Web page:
After getting her start as a writer on Smallville and producing some of The Vampire Diaries' best episodes under the tutelage of Julie Plec and Kevin Williamson, Caroline Dries brings her sharp creative vision to Batwoman, the CW's newest Arrowverse series set in the nightmarish streets of Gotham City.

It's been three years since Batman mysteriously disappeared, and in that time, the city has fallen into utter disarray, with criminals running amok while civilians hide in fear. With the Dark Knight out of the picture and a private security force called the Crows barely putting a dent in the rampant crime, the city is in desperate need of a new hero. Cue Batwoman.

Ruby Rose takes up the mantle of the red-maned lesbian heroine who, surprisingly, is missing her signature wig in the first few episodes that were provided to critics. Bruce Wayne's ultra-cool cousin — real name Kate Kane — is like Oliver Queen (Stephen Amell), stoic and troubled by her past but with a much better starter costume. (No disrespect to Arrow's hooded vigilante who, in Season 1, hid his face by smearing black paint over his eyes in lieu of an actual mask.) To be fair, Kane has access to all of Batman's neat gadgets, including the Batsuit, the Batarang, and a sweet motorcycle. Unfortunately, there's been no sign of the Batmobile as of yet, but here's hoping that the show's budget permits at least one appearance of the iconic vehicle.

Rachel Skarsten and Ruby Rose, <em>Batwoman</em>Rachel Skarsten and Ruby Rose, Batwoman

After some time away, Kane returns to Gotham when her ex-girlfriend Sophie (Meagan Tandy) is kidnapped by Alice, a deranged new criminal mastermind currently terrorizing the city. Rachel Skarsten's delectably demented villainess brings thrilling, chaotic energy to the series through twisted nursery rhymes, a menacing demeanor, and an unpredictable mind. Plus, her enviable Alice in Wonderland-inspired garbs will have you rushing to the nearest sewing machine to replicate her storybook-chic looks. Alice is essentially the Joker to Kane's Batwoman, but their murky connection is layered and interesting in ways that Batman's classic rivalry with his infamous painted foe could never be.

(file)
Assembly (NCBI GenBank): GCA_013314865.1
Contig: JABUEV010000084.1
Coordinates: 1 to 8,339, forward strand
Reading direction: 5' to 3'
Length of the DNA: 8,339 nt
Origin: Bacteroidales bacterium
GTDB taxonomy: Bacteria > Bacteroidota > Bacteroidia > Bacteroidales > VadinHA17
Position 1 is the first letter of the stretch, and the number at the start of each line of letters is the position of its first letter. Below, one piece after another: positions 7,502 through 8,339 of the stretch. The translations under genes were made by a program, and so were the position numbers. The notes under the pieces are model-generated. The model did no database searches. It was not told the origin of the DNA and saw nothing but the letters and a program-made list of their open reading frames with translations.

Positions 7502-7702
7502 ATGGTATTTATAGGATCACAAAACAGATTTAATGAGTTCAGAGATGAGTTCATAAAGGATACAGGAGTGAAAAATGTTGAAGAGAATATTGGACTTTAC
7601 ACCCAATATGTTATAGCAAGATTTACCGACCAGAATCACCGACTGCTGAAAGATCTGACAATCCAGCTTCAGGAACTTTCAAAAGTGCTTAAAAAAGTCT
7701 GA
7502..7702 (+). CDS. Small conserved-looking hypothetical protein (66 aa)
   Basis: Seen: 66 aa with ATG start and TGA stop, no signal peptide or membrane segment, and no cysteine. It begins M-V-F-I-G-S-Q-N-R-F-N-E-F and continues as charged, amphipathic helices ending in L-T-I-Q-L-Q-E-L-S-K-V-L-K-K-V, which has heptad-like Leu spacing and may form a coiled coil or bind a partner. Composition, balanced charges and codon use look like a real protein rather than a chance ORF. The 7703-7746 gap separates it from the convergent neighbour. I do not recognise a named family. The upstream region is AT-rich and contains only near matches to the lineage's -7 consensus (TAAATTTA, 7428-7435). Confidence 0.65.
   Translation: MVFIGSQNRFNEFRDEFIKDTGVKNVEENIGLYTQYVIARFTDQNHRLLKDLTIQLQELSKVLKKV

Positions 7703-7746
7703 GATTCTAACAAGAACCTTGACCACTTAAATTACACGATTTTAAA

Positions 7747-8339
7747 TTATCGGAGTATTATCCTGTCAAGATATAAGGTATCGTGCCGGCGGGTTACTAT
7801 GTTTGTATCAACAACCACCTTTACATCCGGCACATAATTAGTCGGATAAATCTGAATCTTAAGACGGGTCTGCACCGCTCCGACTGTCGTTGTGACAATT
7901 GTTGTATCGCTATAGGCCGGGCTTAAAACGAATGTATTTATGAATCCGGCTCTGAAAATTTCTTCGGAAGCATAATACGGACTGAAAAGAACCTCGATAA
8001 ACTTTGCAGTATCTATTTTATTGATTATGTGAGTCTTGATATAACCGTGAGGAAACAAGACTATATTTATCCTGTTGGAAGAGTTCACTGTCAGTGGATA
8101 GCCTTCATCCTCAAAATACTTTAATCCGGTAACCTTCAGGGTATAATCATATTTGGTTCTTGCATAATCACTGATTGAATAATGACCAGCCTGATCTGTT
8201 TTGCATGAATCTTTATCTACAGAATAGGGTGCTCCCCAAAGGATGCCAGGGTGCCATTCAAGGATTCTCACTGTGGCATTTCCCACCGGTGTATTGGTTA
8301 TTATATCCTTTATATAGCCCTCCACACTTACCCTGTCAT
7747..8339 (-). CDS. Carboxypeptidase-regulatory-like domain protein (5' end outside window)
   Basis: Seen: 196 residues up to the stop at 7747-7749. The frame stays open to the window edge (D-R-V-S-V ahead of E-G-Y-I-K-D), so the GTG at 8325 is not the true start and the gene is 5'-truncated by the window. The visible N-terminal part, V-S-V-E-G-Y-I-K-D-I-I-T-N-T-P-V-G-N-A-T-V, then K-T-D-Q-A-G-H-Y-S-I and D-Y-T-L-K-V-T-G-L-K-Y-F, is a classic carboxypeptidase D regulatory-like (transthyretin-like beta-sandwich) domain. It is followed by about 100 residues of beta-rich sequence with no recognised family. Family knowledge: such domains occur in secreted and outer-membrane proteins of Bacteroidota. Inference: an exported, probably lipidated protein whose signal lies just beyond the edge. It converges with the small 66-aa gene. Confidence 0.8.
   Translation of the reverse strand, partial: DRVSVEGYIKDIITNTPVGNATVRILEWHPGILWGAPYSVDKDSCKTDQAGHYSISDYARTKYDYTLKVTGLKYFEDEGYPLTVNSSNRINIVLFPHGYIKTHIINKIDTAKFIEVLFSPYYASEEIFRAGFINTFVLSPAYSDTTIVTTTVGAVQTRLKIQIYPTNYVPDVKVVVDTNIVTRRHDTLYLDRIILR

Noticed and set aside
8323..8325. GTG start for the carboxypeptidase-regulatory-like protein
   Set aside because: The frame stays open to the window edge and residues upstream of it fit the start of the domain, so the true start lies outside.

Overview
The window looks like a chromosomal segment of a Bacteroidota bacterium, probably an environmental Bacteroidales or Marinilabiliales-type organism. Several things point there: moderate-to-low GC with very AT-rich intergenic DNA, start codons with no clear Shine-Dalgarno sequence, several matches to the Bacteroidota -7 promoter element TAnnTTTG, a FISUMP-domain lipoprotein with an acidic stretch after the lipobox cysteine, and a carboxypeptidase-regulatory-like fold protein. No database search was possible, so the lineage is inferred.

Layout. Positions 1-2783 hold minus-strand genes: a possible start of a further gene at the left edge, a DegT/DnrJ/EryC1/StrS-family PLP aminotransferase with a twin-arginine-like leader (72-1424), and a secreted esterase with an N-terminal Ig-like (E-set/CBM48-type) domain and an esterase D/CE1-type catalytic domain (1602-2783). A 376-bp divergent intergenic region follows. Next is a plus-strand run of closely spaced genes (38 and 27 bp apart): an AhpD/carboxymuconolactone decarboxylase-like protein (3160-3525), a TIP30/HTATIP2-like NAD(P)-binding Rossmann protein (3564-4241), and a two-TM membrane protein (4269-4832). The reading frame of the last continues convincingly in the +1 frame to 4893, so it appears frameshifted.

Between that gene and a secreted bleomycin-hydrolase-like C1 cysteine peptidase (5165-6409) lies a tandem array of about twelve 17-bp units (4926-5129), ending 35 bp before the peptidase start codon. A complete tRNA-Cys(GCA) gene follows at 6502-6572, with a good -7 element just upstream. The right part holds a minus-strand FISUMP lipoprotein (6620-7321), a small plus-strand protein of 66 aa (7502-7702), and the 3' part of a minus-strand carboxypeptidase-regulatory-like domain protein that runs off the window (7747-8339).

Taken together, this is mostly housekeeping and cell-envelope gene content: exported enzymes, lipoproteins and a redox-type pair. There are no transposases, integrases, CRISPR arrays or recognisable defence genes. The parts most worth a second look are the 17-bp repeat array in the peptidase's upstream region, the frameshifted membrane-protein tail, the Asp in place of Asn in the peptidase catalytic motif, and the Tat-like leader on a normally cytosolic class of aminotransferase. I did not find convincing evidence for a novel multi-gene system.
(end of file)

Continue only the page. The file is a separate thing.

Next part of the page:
Batwoman's darker tone draws parallels to Arrow and just may fill the void that the departing series, which is coming to an end after Season 8, will soon leave behind. However, it's not an Arrow clone. Gritty and fiercely feminist, the series is very much an Arrowverse show — it even has a quippy, adorkable tech genius akin to The Flash's Cisco Ramon (Hey there, Luke Fox) — but also stands as its own thing. It's exciting and new and filled with intriguing characters and complex relationships that set up the series as a potentially worthwhile experience. And while deeply rooted in Batman lore, the show works just fine without him. Batman is missing, but his absence isn't suffocating. Kate Kane is good on her own.

Rose's Kane isn't the CW's first LGBTQ+ superhero — DC's Legends of Tomorrow features several bisexual leads including Constantine (Matt Ryan) and Sara Lance (Caity Lotz), the latter of which is in a relationship with Ava Sharp (Jes Macallan); The Flash's Citizen Cold (Wentworth Miller) declared his love for The Ray (Russell Tovey) in last year's Arrowverse crossover; and Supergirl broke ground in Season 4 when The Dreamer (Nicole Maines) came out as trans. But as an openly lesbian lead who's unafraid to check the men around her, she's the progressive hero we need right now.

The show still has a few things to work out — namely that oval-shaped cowl which gives Ruby's head a distracting Humpty Dumpty silhouette without the wig — but it's off to a great start. If you're into extremely good-looking vigilantes and loved Dougray Scott in Ever After, this should be right up your alley. No, Scott doesn't play a charming prince in Batwoman but it's always a pleasure just to see him on screen.

TV Guide Rating: 3.5/5

Batwoman premieres Sunday, Oct. 6 at 8/7c on the CW.

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Ruby Rose, <em>Batwoman</em>Ruby Rose, Batwoman